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Wednesday, December 22, 2010

Dogs, Body Language, and Conflict Intervention

You can learn a lot, watching dogs play; one thing you can learn is to appreciate how important body language is to communication. Dogs, unlike people, aren't burdened by the spoken language. They communicate with posturing, subtle shifts in the fur, or not-so subtle changes in stance. My dog can emit a very deep bark when she puts her mind to it, but when she does it from a "play bow", the meaning of that bark is quite different from when she's doing it standing bolt upright. The teeth she shows when wrestling are the same ones she's shown when defending herself. It's the posture that makes everything clear.

Some owners fail to understand this, which can create two problems. One is that they will assume that there is a problem when there isn't one. They watch two dogs wrestling, or see one dog barking at another, and assume that it's all bad. They've transferred our societal aversion to violence over to the canine world, and assume that because they don't think kids should play rough that dogs shouldn't either.

The flip side is that some owners don't know when things are getting out of hand. They'll dismiss concerns about a dog's behavior by saying "they're just playing" or "they'll sort it out...they're fine!", when those things aren't true. If you understand canine body language even vaguely, you can recognize when things, are in fact, not fine. When tension is mounting, when one dog is starting to move from playing into "get the fuck away from me" mode, and when conflict seems to be getting inevitable.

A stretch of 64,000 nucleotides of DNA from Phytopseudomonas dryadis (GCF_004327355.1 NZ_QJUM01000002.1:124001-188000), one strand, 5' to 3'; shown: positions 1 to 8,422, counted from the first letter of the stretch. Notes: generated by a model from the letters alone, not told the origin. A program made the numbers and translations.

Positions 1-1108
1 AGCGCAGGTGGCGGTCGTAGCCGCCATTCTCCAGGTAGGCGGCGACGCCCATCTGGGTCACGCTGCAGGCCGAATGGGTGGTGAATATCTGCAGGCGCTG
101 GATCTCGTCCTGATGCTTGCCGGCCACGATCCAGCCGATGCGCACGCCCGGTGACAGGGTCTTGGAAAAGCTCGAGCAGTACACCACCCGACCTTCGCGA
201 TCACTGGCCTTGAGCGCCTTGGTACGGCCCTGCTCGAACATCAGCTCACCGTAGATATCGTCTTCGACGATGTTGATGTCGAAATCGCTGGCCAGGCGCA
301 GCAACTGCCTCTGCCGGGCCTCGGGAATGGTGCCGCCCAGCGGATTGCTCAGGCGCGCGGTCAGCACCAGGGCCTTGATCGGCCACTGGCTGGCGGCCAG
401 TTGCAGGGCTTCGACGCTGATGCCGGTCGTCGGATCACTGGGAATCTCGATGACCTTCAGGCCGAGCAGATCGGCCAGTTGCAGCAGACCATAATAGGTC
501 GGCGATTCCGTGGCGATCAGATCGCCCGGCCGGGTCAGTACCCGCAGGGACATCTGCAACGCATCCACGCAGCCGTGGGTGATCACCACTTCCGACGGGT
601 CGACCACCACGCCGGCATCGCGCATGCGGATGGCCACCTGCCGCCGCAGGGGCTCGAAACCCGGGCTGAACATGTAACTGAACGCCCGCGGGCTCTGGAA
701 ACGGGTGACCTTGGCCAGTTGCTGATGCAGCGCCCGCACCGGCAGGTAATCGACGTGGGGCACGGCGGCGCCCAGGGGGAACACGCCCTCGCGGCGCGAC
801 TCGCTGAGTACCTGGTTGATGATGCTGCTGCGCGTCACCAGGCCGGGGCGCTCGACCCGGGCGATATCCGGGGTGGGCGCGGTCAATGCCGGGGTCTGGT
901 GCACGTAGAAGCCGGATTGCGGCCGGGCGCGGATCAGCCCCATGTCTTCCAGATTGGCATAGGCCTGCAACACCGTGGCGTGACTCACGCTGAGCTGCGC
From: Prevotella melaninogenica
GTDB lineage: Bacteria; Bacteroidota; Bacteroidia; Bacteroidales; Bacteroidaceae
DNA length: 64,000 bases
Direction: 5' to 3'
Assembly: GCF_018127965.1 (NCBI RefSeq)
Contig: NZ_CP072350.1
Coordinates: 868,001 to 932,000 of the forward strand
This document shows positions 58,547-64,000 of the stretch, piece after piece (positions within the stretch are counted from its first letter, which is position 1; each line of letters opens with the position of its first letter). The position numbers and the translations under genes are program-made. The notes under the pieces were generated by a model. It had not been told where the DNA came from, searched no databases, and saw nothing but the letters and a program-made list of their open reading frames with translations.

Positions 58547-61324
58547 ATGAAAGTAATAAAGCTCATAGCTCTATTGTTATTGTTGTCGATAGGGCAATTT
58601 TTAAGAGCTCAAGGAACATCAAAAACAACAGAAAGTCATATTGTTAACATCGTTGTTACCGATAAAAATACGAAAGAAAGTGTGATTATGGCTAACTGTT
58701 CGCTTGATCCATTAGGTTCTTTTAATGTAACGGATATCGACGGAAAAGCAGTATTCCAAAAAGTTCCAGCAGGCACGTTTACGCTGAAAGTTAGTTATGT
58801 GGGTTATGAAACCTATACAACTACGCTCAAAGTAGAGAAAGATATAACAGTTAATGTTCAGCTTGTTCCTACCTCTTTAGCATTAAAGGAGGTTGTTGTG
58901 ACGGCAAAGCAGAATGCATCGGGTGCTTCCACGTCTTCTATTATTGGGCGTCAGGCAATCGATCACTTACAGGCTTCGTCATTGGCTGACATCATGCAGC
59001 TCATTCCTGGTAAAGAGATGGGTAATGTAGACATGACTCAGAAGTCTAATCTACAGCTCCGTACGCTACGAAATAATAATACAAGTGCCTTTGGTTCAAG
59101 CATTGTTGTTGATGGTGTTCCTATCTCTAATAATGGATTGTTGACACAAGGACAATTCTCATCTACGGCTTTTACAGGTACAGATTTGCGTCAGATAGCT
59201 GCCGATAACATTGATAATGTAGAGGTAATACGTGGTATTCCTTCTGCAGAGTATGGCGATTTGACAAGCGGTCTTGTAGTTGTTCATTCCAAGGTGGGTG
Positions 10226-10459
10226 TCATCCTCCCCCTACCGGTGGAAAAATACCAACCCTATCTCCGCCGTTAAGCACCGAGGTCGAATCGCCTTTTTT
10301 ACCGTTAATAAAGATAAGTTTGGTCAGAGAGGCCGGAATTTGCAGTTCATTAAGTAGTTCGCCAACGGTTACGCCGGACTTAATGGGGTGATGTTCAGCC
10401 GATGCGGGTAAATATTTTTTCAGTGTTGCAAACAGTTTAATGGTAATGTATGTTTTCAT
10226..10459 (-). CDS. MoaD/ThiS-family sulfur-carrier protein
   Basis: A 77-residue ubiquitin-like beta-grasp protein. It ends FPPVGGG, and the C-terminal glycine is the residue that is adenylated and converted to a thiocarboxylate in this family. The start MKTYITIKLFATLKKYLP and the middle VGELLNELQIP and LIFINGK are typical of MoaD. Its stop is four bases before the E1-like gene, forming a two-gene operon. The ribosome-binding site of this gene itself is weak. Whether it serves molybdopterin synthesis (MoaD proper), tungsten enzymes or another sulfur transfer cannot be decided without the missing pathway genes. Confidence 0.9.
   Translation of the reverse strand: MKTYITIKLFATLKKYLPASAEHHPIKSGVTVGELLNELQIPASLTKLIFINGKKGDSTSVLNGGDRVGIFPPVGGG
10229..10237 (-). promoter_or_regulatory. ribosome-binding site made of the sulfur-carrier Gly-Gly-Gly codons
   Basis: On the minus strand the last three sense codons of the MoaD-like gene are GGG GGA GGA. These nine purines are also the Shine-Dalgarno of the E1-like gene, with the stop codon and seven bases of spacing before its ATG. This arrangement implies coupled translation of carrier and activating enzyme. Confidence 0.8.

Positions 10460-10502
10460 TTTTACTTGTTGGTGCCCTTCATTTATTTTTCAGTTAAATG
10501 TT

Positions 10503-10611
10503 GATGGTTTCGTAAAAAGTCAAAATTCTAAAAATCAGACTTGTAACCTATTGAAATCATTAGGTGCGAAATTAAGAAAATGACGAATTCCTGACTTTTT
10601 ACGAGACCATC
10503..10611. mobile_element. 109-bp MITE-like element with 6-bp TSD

If you can recognize this, it creates an interesting question for the owner; when do you decide to intervene in the conflict? Step in too early, and you're robbing your dog of some play time, and possibility teaching it the wrong thing about canine social behavior. Wait too long, and you have to break up a dog fight, which sucks for everyone. There seems to be an art to recognizing when things are calming down, or when things are about to go overboard and you need to step in.

Obviously, I think there's a great deal of carryover to these ideas for dealing with human conflict. Of course, there aren't "human parks", but there are plenty of opportunities in daily life to observe people's body language. Watching them get confrontational regularly probably requires working in a bar, or a prison. Maybe a high school (though I imagine that kids might have some different posturing that goes on. But maybe not). Still, I think the basic idea carries. Tony Blauer emphasizes the importance of understanding body language in the PDR Program. I remember hearing an interview with an author who mentioned that there was some kind of online database of human body language, but either it doesn't exist any more, or my Google fu is weak today. It's worth looking into, at any rate.

1 comment:

Val Grimm said...

This is slightly random, but speaking of dogs and body language, there's a special school in California that uses a dog obedience training program to help kids with nonverbal learning disorders and Aspergers learn about body language.